The processes of the visual recognition of objects reserve a privileged place for the identification of faces. In a recent article published in Consciousness and Cognition, Professor Serge Brédart and Catherine Barsics, of the University of Liège’s Cognitive Psychology Unit, have confirmed the superiority of identifying a person through their face in recalling episodic and semantic information about them.
Even if they occur in a fraction of a second, the processes of the visual recognition of objects requires the putting to work of extremely complex procedures, of which one of the main ones consists of discarding contextual elements and details concerning point of view which warp our perception of the reality of the object in itself – the play of shadow and light, the influence of the viewing angle, the distance at which the observer is situated, etc.
In addition, there is recognition and then there is recognition. If it is often enough to do no more than stack an object in a semantic category (‘Look out, a car!’), it is sometimes paramount to be able to identify in a precise manner a particular example within that category. This is a crucial operation if ever there was one for faces (Nicolas Sarkozy is not Jacques Chirac) and for words (the term ‘soap’ is in no way the equivalent of the term ‘gardening’), but also for certain well determined objects, such as ‘my’ house or ‘your’ bicycle.
We have in fact a very special skill to discriminate between faces, and this remarkable expertise has not escaped the attention of researchers. They have even come round to believing that there exist specific mechanisms assigned to the processing of faces which were subtended by specialised brain regions. Today this idea is at the centre of a vast debate. In effect, an alternative hypothesis would be the existence of specific mechanisms, not focused solely on faces, thanks to which an individual would be able to identify unique objects within a given category within which the individual has forged some expertise.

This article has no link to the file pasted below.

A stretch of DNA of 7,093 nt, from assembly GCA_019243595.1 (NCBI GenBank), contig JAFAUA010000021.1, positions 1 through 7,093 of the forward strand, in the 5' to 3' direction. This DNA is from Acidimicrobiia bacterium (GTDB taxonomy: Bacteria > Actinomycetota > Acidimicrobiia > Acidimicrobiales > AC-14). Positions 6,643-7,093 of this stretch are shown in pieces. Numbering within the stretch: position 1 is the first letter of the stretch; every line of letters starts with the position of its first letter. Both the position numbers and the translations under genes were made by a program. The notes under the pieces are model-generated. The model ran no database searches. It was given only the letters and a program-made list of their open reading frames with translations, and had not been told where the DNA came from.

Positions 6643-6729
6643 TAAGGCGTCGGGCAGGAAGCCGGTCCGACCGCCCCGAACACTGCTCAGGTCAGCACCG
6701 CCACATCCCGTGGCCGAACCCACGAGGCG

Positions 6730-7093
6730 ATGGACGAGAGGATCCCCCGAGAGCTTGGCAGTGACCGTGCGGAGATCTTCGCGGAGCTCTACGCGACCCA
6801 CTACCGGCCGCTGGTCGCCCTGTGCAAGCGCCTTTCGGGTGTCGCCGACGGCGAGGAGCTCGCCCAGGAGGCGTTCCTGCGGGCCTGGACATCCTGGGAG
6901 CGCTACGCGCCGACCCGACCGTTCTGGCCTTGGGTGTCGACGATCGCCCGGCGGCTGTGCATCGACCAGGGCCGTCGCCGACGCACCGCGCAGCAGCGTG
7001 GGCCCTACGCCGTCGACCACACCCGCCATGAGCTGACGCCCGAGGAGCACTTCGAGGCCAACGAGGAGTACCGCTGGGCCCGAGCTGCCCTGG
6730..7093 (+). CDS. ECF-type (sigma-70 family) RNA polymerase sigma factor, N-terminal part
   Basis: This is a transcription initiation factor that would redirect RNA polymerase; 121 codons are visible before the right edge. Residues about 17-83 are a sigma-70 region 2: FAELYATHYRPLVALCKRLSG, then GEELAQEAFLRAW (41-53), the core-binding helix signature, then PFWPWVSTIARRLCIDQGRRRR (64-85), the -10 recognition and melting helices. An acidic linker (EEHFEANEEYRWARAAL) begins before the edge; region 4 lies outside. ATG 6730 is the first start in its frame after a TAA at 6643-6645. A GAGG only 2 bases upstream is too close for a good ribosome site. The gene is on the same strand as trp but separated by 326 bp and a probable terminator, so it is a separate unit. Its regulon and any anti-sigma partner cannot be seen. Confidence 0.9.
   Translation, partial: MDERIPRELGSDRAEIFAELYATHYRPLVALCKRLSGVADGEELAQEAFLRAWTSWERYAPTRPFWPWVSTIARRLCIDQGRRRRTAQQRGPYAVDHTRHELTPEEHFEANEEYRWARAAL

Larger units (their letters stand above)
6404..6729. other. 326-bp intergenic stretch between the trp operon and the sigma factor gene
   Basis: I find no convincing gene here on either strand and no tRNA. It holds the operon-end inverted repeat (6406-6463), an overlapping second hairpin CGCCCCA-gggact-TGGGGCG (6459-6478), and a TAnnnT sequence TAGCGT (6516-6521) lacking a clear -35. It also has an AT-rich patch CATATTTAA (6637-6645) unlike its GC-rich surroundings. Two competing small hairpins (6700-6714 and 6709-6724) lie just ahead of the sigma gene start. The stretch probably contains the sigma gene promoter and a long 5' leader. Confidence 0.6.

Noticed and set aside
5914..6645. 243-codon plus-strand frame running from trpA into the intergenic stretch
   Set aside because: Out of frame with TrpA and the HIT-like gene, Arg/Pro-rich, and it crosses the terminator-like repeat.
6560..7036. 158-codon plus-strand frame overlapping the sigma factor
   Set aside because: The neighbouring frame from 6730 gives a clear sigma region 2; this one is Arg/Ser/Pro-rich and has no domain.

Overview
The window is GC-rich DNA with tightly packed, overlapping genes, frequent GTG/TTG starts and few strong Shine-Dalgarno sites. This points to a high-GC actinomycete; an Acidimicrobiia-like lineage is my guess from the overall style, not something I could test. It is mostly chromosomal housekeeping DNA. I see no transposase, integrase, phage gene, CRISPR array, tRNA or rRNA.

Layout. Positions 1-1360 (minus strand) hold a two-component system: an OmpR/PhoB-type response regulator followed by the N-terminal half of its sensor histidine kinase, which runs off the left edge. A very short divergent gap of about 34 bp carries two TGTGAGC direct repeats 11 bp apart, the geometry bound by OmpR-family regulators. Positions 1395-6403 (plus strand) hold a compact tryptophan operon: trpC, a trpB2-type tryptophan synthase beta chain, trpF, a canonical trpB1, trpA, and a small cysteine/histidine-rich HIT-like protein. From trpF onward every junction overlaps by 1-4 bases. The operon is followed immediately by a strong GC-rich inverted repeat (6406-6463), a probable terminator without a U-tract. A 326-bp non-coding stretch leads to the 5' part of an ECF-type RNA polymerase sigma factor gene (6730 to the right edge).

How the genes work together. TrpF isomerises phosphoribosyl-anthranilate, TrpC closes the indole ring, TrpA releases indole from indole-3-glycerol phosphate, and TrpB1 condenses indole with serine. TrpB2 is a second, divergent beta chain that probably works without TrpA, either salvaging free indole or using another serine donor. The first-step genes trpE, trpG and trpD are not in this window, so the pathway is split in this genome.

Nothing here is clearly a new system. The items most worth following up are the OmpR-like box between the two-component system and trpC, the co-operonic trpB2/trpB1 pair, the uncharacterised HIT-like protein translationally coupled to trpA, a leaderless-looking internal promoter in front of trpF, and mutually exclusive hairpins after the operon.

Without being decisive a particular phenomenon nevertheless pleads in favour of the first hypothesis: ‘the disproportionate effect of inversion,’ brought to light in 1969 by Robert Yin of the Massachusetts Institute of Technology, at Cambridge. The experiment consists of submitting to individuals an image reversed in the vertical direction. What do we observe? That their recognition performance is affected. But, and this is the key element, their scores are all the more worse when the stimulus is the image of a face, whilst, when they are the right way up, faces are more easily recognised than other stimuli. And this has led to a backing up of the idea of that there exist mechanisms which are specific to the perceptive processing of faces in normal conditions.